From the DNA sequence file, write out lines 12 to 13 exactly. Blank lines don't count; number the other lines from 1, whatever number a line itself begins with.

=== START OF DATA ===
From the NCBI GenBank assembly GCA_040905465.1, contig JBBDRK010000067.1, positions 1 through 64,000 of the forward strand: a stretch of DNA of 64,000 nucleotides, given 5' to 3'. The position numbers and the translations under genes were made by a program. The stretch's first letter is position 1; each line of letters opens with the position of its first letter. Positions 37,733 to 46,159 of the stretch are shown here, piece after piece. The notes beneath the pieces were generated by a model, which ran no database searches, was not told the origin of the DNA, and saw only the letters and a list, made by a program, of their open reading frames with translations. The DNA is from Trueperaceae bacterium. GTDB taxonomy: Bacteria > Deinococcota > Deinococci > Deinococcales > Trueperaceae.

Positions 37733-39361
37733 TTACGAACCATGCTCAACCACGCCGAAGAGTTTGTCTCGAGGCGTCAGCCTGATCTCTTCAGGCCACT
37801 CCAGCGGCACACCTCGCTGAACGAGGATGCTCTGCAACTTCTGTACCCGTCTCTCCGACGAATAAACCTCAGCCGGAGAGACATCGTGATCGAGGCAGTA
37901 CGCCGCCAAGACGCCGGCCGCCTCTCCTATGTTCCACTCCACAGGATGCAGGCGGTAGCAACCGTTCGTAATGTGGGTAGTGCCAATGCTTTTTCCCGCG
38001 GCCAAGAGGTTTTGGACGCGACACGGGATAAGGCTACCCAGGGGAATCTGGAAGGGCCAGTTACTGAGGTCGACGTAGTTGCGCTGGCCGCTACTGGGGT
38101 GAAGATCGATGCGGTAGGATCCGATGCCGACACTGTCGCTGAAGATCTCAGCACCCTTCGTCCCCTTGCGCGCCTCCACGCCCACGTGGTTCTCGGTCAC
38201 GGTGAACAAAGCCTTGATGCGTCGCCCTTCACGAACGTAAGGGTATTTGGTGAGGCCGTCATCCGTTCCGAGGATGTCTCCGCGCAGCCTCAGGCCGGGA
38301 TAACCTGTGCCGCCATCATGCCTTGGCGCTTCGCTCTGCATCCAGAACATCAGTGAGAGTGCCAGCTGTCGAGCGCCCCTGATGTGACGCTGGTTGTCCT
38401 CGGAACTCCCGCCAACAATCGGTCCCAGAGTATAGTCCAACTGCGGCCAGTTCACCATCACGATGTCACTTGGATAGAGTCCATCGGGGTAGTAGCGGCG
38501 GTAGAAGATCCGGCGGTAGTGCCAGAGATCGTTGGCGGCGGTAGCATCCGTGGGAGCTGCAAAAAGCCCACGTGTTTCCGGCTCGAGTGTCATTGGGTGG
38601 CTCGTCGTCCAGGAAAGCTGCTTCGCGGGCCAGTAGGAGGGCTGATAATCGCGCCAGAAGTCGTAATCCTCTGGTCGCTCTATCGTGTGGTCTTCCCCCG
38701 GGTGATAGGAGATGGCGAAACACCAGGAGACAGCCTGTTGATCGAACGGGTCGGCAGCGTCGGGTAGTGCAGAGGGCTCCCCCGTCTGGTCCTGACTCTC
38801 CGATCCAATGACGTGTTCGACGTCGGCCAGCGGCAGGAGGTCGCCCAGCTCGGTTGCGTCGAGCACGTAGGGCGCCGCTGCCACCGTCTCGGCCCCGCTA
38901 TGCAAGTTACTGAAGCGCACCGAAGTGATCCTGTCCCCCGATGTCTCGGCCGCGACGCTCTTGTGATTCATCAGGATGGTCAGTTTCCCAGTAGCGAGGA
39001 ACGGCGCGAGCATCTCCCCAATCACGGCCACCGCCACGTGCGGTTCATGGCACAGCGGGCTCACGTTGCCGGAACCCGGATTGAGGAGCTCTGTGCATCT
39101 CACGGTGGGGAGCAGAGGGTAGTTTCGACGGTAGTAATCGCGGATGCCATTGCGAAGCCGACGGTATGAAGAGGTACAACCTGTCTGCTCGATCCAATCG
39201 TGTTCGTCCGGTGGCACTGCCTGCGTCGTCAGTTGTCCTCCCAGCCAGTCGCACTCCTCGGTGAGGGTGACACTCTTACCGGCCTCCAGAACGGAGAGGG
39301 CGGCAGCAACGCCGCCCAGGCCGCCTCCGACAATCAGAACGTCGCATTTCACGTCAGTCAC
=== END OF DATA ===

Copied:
38601 CTCGTCGTCCAGGAAAGCTGCTTCGCGGGCCAGTAGGAGGGCTGATAATCGCGCCAGAAGTCGTAATCCTCTGGTCGCTCTATCGTGTGGTCTTCCCCCG
38701 GGTGATAGGAGATGGCGAAACACCAGGAGACAGCCTGTTGATCGAACGGGTCGGCAGCGTCGGGTAGTGCAGAGGGCTCCCCCGTCTGGTCCTGACTCTC